Senate Negotiators Discuss Waiting Period for Semi-Automatic Weapons Purchases by 18- to 21-Year-Olds

( – A waiting period for people ages 18-21 to buy semi-automatic weapons is “certainly something I would support,” Sen. Chris Coons (D-Del.) told CNN’s “New Day” on Tuesday.

That’s reportedly part of the ongoing, bipartisan negotiations among senators — negotiations made urgent by the recent massacre of 19 elementary school children and two teachers by a disturbed 18-year-old who bought two such rifles within days of 18th birthday and used one of them inside a Uvalde, Texas elementary school a few days later.

“So a waiting period for 18- to 21-year-olds to purchase these so-called assault rifles, the weapons that were used in Uvalde, and in other recent mass shootings in Buffalo and in other tragic killings is one important step,” Coons said.

“So-called red flag laws that provide federal incentives for states to adopt laws that with due process protections make it possible for local law enforcement, for school officials or parents to petition a court to temporarily take away the weapons of those who are giving clear signals of an intent to harm others, as happened in Parkland, is another idea that is being actively discussed, that I’m helping to work on.

“My home state of Delaware, states like Florida, Indiana, already have these so-called red flag laws. I think that would be a great thing for us to incentivize other states to take up and pass as well.”

Coons said he and his fellow Democrats would like gun control legislation to “go further than that,” but he noted that “the art of politics is the art of the possible. And given the brutality, the tragedy of what happened in Uvalde, given the number of mass shootings that have happened just since then, there is a sense of urgency here about taking concrete steps.

“They wouldn’t address all the sources of gun violence in our country, not by a long shot, but they would help us begin to make some real efforts at keeping guns out of the hands of those who send out strong signals that they intend to harm others.”


Coons said he remembers doing “duck and cover” drills as a school child, “and how that made me feel unsafe and insecure. But it was so distant — the idea that there would ever be a nuclear war with the Soviet Union.”

Coons said mass shootings “tragically” are not distant: “This is reality. And it is regularly happening over and over again. “So…any step we can take, I think we should take.

“The last bill that president Biden signed into law in this area was a bill I did with John Cornyn, to require that state police be notified if a person prohibited from buying a gun, a convicted felon, say, goes into a federally licensed firearm dealer and lies on the background check and tries to get a gun.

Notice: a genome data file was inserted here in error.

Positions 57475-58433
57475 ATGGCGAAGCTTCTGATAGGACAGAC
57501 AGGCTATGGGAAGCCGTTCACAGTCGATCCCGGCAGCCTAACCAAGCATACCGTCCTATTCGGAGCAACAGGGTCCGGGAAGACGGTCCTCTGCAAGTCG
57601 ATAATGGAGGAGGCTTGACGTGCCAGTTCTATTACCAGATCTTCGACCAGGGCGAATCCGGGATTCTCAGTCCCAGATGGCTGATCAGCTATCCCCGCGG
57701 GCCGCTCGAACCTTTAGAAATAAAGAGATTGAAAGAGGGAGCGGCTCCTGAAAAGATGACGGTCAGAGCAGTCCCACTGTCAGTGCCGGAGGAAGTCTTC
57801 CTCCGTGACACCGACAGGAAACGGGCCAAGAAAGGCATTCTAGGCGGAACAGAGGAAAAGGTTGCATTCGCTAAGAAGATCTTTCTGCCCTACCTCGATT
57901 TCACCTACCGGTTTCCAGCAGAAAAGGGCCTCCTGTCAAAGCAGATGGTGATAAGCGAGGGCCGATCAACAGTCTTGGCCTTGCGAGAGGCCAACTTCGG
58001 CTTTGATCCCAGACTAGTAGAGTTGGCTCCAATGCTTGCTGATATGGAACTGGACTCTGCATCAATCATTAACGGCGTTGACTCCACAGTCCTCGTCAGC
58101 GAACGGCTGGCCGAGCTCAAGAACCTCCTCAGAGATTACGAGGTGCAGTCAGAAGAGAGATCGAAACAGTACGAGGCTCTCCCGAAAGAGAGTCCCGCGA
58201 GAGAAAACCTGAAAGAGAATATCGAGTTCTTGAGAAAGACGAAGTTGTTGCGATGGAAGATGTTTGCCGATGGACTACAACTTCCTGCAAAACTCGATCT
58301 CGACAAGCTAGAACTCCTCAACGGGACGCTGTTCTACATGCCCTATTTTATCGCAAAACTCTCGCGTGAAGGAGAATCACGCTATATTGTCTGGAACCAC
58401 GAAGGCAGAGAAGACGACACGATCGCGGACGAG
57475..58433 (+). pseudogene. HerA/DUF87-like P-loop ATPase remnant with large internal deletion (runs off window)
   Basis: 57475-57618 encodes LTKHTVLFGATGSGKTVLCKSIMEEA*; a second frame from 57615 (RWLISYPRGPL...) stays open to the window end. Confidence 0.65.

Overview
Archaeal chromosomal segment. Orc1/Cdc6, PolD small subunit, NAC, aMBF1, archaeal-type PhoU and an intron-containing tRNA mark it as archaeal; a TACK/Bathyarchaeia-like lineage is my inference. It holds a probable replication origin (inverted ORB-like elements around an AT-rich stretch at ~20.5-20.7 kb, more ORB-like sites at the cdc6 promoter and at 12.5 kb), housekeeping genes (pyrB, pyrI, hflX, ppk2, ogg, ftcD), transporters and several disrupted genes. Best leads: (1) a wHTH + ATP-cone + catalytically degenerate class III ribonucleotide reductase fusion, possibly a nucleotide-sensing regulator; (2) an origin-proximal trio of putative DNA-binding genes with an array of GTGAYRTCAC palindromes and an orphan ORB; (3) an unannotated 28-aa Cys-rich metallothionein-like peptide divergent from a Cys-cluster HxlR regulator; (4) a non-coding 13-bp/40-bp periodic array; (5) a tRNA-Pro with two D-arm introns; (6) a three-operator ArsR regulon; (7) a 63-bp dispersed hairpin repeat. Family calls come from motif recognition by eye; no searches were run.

“Does that solve everything? No. But it will take guns out of the hands of several hundred people a year, and that might save lives and is well worth doing.”

Coons said he’s “optimistic” after speaking to Sens. Chris Murphy (D-Conn.) and John Cornyn (R-Texas) who are leading the bipartisan negotiations.

“There is a sense of determination and purpose, but I’ll remind you, we have to get at least 60 votes to pass anything of substance in this Senate, and that’s a challenge. As long as President Biden and Minority Leader, Republican leader McConnell and Senate Leader Schumer are all pulling in the same direction, are all supporting the talks, I am optimistic.

“Frankly, what is maddening here is that the overwhelming majority of the American people, a majority of gun owners and a majority of Republicans support strengthening background checks, and red flag laws, yet this is so difficult for us to get done.”

Sen. Murphy told NBC News on Monday, “So, sometimes when we go away for a week, right, we go home for a week, sensitive negotiations like this fall apart. This week the opposite is happening because my colleagues went home & heard the same thing I did. Parents are frightened.

“They’re frightened to death for their kids and they’re frightened to death that their government isn’t going to be able to respond to the most fundamental concern the parents have — the safety of their kids.

“I think senators are coming back to town today with a newfound resolve to get something done. I get it. There’s a reason why we haven’t passed substantial gun reform in 30 years. This is the most politically complicated, most emotionally fraught issue we deal with. I think something different is happening right now,” Murphy said.


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